Quietly spoken, and moderate, McCrindle was outspoken on social issues and it was probably that which cost him any chance of a ministerial career under Margaret Thatcher. He was a regular rebel on such issues as the uprating of child benefit and NHS charges, but remained a loyal Tory, and was ready to reply to the call from Downing Street, if the call had ever come. She arranged for him to be knighted in 1990, after her downfall. "If the PM telephoned me this afternoon, I should accept with pleasure, delight . . . and surprise," he once told me during the Thatcher years.
The nearest he came to climbing up the greasy pole of ministerial office was as a Parliamentary Private Secretary to Mark Carlisle, another wettish Tory who was then a Home Office minister, in the dying days of the Heath government in 1974. That job lasted just seven days, and it appealed to his puckish sense of humour that the taste of office was so short.
He had an urbane, self-deprecating style which did not advertise itself to the whips for advancement. Having been elected the MP for Billericay since 1970, he moved following boundary changes to be elected as the MP for Brentwood and Ongar in the February 1974 election, which was fought by Heath on the "Who governs Britain?" issue over the miners' strike. He remained in the seat throughout the Thatcher years, but was never an "Essex Man", although he adopted the county.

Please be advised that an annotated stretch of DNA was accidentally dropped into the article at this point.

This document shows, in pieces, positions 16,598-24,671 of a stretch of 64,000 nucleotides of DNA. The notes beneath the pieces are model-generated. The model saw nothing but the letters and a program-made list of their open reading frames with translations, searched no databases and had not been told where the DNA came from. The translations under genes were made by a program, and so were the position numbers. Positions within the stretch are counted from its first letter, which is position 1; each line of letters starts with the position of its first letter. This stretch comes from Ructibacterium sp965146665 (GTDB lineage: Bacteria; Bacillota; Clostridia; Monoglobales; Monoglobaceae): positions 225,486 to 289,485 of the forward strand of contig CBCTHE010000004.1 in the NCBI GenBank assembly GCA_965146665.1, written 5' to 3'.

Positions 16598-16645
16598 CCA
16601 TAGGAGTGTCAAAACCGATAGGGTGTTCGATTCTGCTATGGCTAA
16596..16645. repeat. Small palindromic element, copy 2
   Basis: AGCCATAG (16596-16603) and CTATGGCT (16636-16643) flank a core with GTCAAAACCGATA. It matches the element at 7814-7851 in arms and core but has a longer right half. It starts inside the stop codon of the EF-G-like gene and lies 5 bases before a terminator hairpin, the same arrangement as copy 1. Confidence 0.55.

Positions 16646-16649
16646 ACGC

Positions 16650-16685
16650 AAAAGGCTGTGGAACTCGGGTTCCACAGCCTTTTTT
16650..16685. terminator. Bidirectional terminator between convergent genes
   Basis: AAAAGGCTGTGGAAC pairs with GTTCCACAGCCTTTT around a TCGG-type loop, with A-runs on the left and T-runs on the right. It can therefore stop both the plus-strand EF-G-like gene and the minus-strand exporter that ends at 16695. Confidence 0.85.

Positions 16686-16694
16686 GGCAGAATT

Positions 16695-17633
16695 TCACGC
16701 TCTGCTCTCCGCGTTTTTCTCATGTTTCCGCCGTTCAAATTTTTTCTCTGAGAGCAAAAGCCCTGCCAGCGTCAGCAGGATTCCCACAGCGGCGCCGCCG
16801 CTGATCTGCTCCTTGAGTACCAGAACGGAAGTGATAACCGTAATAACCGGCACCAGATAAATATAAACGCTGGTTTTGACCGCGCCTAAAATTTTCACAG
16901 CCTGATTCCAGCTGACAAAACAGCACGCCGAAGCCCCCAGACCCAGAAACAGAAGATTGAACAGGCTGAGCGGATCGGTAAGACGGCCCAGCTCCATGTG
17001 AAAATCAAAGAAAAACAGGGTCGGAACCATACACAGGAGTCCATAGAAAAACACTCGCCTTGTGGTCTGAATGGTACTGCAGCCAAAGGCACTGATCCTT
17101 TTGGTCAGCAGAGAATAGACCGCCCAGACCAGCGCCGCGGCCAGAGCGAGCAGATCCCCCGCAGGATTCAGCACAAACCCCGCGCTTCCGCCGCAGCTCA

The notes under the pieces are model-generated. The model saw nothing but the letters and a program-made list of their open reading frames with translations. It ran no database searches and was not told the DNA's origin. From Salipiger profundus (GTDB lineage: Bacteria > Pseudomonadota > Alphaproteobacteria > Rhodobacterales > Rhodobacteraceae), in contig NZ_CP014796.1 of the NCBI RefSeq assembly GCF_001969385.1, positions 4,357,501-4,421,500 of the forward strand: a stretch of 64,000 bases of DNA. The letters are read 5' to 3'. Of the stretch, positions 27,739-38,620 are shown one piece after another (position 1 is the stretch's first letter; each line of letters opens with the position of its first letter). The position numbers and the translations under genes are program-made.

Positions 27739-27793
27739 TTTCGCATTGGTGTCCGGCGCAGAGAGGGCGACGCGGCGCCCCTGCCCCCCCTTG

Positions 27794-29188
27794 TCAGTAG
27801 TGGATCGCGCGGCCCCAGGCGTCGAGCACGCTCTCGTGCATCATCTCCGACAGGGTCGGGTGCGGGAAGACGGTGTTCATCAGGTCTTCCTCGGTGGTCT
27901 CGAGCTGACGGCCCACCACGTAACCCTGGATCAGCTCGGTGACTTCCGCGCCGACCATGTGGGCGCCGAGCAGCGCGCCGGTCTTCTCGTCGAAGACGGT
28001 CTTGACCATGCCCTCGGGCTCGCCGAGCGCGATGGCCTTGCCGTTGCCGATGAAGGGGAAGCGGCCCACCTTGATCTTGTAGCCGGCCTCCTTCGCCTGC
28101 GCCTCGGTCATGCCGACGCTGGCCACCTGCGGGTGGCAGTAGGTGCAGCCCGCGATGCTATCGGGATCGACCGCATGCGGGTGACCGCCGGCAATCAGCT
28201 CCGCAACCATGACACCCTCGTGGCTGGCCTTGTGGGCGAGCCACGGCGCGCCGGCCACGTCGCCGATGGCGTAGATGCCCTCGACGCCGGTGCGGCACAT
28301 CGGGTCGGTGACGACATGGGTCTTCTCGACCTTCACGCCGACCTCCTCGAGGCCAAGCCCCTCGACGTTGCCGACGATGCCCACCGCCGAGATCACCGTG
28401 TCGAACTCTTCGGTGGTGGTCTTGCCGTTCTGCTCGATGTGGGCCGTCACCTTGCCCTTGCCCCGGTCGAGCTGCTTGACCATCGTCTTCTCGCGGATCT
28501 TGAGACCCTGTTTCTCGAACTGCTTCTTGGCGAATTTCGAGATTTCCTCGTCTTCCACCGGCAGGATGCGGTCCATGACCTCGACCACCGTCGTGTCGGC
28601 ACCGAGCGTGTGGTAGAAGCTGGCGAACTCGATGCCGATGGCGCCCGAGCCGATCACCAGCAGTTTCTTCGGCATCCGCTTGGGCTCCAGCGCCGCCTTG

Born in Glasgow in 1929, and educated at Allan Glen's College in the city, McCrindle contested Dundee East in 1959, but moved from Scotland to Essex in 1964. An insurance broker, he was an associate of the Chartered Insurance Institute and a parliamentary consultant to the industry, which gave him a keen interest in related issues, including pensions reform.
As a backbencher, he had a wide range of business interests, including directorships of companies including Hogg Robinson, the travel agency, and held a number of consultancies including the airline, British Caledonian, and Trust House Forte; he was also parliamentary adviser to the British Transport Police Federation.
Having failed to gain ministerial advancement, he derived a great deal of enjoyment as a backbencher from a career on the select committees, for social services, and trade and industry. He demonstrated his knowledge about the aviation industry in the aftermath of the Lockerbie disaster. As the chairman of the all-party aviation committee, he shuttled between radio stations and television studios patiently explaining what he believed should be done to improve the security of airlines after the Lockerbie bombing.
It was all characteristically understated. The last thing he wanted, he said privately, was to be seen to be criticising the then Transport minister Paul Channon, whom he believed had been unfairly attacked. And, anyway, McCrindle was far too much of a gent to "put the boot in". That was not his style.
In spite of cancer in the Eighties, which he had overcome, he was energetic in his retirement, producing a magazine, Interface, on politics for small businesses, and was a regular contributor until the week before his death as the City correspondent for the House Magazine at Westminster, in which he once described himself as "an unrepentant moderate who refuses to be called a wet".
Regular cruises in retirement kept McCrindle looking tanned, and he was amused to find himself playing a walk-on part at a reception for the captain in the recent television documentary called The Cruise.
Robert Arthur McCrindle, politician: born Glasgow 19 September 1929; MP (Conservative) for Billericay 1970-74, for Brentwood and Ongar 1974- 92; PPS to Minister of State, Home Office 1974; Chairman, All-Party Parliamentary Aviation Committee 1980-92; Kt 1990; Public Affairs Consultant, Federation of Tour Operators 1994-98; married 1953 Myra Anderson (two sons); died London 8 October 1998.